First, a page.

How are those resolutions going, two weeks in? Only 300-something days left to drop 30 pounds or quit smoking or become happier. While these positive, long-term goals are well intended—and we trust you can pull them off—why not tackle a couple short-term resolutions this month? Consider these seemingly-innocent health habits you can (and should) start crossing off your list:
Habit: Chewing on ice
Why it matters: "Pica" is a condition that causes people to crave and chew non-foods, like paper and ice. It's sometimes triggered by nutritional issues, such as iron-deficiency anemia, according to the National Institutes of Health. Chewing ice could also signal emotional troubles like stress or even obsessive-compulsive disorder. Not to mention: That crunching is likely annoying your nearby co-workers.
How to stop: Make and order your beverages ice-free to avoid temptation. Bring it up with your doctor, too. She can determine if you have a nutritional deficiency, and if so, help you overcome it. If she suspects it's an anxiety issue, she may recommend cognitive behavioral therapy.
Why it matters: When you're stooped over as you stand, or slouched so far down in your seat that you're nearly falling off, your back muscles and ligaments have to work harder to keep you balanced. This struggle in your muscles can lead to back pain, fatigue, and headaches, among other issues.
How to stop: Practice makes perfect, and posture is no exception. When standing, check that your shoulders are back and relaxed, your chest is high, and your knees are relaxed—not locked. As you sit, aim for both feet to be on the floor, with your hips level with your knees. Make sure your back presses firmly against the chair, and keep your upper back and neck "comfortably straight," the Mayo Clinic recommends. While sitting and standing straight may seem unnatural and stiff at first, keep at it. It may help to stretch throughout the day or even try core strengthening classes.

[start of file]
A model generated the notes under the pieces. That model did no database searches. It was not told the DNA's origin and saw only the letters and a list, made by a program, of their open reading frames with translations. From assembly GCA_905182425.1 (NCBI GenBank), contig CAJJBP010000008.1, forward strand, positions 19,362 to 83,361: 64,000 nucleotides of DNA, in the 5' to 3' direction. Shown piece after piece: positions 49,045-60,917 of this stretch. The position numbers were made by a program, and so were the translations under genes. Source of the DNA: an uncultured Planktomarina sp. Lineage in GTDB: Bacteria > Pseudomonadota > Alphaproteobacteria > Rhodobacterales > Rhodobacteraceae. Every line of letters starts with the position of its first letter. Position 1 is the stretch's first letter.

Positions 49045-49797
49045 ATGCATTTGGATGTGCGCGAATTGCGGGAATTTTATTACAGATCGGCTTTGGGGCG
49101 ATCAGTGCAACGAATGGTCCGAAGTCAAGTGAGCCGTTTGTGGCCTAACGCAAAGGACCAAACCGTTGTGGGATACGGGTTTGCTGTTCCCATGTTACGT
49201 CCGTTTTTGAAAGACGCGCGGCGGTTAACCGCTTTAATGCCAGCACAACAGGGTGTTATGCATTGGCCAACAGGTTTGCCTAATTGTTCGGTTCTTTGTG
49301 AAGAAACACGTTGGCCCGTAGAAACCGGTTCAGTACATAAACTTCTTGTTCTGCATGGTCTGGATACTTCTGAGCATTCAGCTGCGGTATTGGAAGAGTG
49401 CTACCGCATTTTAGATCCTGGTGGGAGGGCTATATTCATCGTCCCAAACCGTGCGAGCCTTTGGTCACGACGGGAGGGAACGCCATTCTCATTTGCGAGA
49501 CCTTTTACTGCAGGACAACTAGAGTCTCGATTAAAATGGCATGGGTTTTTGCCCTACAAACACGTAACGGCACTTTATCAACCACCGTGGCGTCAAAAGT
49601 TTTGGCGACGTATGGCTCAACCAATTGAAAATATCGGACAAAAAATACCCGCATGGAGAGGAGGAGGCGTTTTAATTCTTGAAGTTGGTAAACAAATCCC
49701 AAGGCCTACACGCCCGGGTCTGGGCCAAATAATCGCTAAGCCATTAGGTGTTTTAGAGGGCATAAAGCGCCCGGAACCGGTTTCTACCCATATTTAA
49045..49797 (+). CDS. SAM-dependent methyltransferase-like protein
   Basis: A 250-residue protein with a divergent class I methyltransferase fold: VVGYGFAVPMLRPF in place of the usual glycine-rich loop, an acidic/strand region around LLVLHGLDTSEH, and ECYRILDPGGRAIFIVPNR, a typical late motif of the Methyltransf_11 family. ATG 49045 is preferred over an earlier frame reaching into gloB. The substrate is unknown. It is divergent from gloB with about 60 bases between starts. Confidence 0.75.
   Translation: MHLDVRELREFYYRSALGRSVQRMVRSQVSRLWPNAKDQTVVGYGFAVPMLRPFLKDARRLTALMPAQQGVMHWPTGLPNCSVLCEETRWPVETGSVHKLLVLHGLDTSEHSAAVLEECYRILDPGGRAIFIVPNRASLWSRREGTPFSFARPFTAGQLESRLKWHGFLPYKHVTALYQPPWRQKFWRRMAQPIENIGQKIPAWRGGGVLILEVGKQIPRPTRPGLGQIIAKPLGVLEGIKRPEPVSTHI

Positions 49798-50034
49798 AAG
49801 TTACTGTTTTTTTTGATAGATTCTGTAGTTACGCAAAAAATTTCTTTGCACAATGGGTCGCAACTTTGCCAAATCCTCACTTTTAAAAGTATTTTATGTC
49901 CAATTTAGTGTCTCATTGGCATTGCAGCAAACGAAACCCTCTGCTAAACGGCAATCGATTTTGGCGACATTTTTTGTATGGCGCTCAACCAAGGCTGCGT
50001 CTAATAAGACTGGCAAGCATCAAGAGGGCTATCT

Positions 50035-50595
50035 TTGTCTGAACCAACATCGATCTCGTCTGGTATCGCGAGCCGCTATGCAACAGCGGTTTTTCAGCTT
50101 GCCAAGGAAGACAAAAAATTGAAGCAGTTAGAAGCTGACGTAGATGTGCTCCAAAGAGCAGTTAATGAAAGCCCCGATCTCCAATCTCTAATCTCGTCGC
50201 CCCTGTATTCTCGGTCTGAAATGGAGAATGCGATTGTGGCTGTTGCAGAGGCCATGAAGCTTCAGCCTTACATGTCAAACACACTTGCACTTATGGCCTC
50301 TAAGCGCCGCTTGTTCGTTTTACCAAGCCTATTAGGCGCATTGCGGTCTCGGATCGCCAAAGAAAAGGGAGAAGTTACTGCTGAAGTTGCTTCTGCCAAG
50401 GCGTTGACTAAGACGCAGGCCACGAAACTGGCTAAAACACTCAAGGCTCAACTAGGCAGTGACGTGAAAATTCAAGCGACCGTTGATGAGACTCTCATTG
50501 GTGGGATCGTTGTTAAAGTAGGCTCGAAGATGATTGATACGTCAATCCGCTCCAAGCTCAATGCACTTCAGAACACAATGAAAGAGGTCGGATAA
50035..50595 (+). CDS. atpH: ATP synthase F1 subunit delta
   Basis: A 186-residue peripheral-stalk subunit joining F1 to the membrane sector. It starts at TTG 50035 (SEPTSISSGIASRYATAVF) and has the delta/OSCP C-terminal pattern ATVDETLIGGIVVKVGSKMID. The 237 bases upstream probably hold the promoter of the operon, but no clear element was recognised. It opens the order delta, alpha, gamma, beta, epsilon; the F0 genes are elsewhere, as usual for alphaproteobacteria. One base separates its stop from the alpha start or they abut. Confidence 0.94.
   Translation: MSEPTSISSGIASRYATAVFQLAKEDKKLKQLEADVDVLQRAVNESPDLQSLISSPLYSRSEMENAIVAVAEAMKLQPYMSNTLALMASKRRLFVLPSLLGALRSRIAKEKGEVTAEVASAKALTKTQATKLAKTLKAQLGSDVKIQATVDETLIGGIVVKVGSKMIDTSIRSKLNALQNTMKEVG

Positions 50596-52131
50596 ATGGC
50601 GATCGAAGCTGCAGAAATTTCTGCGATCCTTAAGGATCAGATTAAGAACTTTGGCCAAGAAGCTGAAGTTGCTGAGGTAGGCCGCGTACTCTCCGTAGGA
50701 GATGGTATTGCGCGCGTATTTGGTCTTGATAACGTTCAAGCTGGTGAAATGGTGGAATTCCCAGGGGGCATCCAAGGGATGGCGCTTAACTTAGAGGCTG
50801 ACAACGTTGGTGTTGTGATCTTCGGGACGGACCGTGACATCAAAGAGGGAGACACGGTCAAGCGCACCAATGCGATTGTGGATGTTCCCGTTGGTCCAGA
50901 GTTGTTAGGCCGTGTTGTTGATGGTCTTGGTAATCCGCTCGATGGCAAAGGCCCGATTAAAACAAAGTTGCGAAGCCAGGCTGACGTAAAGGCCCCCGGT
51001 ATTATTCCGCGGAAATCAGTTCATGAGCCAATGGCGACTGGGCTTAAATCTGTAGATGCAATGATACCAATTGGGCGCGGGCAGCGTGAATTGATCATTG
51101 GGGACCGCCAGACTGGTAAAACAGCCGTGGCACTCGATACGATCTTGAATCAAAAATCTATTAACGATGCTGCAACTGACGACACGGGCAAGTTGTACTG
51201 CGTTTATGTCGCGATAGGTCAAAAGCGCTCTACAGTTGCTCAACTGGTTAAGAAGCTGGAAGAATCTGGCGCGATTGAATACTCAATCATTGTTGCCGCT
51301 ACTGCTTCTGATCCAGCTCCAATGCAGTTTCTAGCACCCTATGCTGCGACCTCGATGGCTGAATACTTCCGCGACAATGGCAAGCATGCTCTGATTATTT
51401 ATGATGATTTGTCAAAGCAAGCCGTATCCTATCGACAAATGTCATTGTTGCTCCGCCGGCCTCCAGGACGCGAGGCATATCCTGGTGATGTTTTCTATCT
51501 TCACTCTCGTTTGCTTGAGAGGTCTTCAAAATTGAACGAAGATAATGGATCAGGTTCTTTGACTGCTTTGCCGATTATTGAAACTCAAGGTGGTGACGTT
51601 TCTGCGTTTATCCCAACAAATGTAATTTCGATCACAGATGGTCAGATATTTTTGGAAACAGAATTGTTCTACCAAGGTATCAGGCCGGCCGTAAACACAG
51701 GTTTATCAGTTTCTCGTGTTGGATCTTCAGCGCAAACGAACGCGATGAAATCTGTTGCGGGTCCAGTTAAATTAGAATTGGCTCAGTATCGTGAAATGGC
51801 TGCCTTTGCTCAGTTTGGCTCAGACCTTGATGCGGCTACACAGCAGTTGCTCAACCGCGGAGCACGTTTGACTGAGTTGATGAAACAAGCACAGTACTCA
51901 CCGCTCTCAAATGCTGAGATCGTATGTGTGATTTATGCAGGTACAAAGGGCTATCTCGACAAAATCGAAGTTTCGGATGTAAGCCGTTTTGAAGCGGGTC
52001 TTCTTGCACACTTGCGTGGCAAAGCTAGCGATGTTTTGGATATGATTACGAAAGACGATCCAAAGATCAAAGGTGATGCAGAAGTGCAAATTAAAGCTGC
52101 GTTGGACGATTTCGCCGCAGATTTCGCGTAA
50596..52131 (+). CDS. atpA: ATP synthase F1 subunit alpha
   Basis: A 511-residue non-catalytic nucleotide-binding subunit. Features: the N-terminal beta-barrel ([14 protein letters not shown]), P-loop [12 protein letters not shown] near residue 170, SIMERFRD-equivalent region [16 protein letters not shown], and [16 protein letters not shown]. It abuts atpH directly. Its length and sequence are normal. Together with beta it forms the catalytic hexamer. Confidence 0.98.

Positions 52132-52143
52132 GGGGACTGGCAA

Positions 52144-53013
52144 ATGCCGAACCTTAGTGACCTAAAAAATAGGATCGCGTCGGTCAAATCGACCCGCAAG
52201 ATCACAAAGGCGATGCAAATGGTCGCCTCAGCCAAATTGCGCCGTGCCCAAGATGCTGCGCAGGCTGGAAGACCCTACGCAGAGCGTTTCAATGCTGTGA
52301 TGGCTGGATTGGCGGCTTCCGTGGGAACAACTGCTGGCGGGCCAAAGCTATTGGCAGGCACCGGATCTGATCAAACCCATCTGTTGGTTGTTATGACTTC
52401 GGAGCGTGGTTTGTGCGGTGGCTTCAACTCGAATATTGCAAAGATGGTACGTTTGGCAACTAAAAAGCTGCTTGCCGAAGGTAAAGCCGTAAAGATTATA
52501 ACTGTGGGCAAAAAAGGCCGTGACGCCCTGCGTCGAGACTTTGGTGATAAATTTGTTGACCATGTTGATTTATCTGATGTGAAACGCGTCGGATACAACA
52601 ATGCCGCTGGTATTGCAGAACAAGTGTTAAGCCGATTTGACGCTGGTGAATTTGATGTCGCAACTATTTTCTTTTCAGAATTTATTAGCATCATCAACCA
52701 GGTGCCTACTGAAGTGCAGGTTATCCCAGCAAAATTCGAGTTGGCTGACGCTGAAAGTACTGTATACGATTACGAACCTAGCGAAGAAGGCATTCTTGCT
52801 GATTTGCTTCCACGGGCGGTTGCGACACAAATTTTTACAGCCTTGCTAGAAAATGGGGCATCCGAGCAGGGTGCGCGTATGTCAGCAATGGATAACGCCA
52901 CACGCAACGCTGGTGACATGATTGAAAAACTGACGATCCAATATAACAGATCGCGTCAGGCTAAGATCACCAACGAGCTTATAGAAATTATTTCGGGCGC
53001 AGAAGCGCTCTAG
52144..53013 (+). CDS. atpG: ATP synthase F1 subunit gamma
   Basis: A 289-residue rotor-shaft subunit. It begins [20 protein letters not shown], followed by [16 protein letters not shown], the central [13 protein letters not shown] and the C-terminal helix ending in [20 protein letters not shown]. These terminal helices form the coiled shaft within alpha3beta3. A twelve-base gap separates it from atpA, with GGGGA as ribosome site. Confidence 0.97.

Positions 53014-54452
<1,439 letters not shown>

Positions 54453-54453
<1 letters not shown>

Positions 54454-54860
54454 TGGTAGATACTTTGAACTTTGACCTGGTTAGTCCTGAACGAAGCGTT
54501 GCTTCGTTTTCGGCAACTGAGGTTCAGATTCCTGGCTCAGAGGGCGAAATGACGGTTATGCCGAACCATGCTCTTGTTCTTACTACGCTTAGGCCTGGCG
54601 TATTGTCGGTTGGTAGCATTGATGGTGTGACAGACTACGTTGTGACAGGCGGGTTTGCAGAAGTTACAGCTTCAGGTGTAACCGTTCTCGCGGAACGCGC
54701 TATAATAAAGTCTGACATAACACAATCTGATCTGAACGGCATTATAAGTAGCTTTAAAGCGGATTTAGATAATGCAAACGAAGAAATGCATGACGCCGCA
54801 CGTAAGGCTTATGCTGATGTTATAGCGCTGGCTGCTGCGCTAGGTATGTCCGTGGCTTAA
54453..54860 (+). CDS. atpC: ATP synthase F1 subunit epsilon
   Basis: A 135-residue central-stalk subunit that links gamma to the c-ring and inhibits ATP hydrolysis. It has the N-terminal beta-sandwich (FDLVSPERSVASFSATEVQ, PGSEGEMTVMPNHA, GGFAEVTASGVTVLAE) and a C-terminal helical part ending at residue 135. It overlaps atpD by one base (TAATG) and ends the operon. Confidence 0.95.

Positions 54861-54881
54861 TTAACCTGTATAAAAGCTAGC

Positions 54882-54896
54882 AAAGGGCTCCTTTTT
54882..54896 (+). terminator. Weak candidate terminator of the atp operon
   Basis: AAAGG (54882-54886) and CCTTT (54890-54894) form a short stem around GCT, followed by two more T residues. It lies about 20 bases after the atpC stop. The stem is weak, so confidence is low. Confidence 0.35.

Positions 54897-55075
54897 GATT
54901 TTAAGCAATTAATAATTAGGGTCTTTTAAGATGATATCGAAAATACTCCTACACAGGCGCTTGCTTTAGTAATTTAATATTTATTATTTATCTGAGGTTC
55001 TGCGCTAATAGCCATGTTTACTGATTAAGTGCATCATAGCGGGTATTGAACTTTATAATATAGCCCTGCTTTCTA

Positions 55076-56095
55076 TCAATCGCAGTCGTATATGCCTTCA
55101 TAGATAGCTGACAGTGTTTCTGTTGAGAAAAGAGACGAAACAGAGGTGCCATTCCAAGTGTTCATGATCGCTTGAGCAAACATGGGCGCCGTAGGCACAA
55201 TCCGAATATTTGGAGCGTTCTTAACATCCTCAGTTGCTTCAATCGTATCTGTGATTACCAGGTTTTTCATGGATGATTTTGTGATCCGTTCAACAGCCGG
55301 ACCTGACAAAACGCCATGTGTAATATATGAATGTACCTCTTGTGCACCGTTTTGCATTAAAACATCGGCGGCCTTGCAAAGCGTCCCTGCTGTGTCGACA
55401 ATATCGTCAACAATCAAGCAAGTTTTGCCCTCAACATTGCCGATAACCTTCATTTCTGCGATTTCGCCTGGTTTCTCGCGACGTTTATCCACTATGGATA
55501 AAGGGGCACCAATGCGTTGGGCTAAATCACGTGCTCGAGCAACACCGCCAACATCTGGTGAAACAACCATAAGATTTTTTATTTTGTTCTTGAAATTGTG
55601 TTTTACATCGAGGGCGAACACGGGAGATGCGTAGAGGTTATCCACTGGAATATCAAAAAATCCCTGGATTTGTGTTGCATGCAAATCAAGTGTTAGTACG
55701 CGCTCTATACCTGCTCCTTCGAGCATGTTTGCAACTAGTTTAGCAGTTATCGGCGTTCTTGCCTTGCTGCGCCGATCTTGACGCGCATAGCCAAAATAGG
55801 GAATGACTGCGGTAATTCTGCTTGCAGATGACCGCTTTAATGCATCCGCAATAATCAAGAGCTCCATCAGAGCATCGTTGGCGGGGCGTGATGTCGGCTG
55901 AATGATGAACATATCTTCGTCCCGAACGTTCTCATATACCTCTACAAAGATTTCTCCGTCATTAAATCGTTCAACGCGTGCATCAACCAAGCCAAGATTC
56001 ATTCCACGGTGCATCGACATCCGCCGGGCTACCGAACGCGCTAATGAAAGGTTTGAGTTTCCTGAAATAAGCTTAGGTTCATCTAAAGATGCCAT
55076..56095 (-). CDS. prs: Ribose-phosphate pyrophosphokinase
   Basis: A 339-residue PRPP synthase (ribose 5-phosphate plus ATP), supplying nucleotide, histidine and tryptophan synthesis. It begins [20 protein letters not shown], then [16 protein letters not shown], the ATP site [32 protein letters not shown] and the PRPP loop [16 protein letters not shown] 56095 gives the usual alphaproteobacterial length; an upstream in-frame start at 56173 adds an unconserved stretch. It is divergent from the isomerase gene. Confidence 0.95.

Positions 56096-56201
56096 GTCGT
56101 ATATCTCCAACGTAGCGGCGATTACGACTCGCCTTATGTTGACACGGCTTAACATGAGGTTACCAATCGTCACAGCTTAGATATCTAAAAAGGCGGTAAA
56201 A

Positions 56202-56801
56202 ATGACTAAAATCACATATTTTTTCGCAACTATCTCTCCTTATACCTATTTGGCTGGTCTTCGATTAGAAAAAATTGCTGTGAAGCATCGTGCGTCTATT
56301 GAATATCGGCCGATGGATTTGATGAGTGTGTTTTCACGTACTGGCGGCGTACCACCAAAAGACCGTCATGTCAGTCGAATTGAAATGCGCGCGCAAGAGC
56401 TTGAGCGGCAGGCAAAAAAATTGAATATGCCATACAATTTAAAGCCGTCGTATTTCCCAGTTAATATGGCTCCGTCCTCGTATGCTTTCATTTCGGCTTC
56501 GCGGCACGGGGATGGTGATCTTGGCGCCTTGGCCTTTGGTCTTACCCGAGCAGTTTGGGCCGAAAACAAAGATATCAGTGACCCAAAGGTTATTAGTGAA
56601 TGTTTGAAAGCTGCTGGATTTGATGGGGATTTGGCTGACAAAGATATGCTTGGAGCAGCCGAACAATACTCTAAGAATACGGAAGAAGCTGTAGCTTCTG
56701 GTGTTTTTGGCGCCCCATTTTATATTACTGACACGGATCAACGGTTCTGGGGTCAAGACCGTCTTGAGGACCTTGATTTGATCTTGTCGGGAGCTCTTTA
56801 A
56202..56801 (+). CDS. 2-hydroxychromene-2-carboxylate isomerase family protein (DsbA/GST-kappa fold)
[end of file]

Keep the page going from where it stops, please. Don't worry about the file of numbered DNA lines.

Habit: Nail biting
Why it matters: Well, it's not the most sanitary habit. Unless you compulsively wash your hands, the germs that sneak onto your nails every time you type on a keyboard, open a door, or pet a dog will likely land in your mouth. If you tend to gnaw at your cuticles, too, you may develop a nail infection, according to the National Institutes of Health. And as is the case with many habits, nail biting could be a sign of emotional problems like stress or anxiety.
How to stop: You've got a couple options. Most drug stores sell products that look and work like clear nail polishes, except they have lasting, distinctly bitter tastes to discourage folks from biting. The Mayo Clinic suggests you identify what triggers your nail biting, like boredom, and, well, stop being bored. Chewing on some gum to keep your mouth preoccupied could also help. If you realize you bite your nails whenever you're anxious, stressed, or sad—and you bite your nails often—that might be a cue to see a psychiatrist.
Habit: Sleeping in your contacts
Why it matters: Your risk of an eye infection spikes significantly when you sleep in contact lenses. Continually sleeping overnight in your lenses could also deprive your eye tissue of the oxygen it needs, and in some cases, the eye could compensate by creating small blood vessels. Left unchecked, these vessels could cause permanent damage. Even if your eyes don't develop an infection or form blood vessels, chances are, they'll be red and irritated the next day.
How to stop: Make taking out your lenses part of your daily schedule. Each day, switch into glasses when, for example, you change out of your work clothes, or during a nightly news commercial break. You could also try extended-wear contacts, which are relatively new to the market and safe to sleep in. Ask your optometrist if these are a good fit for you.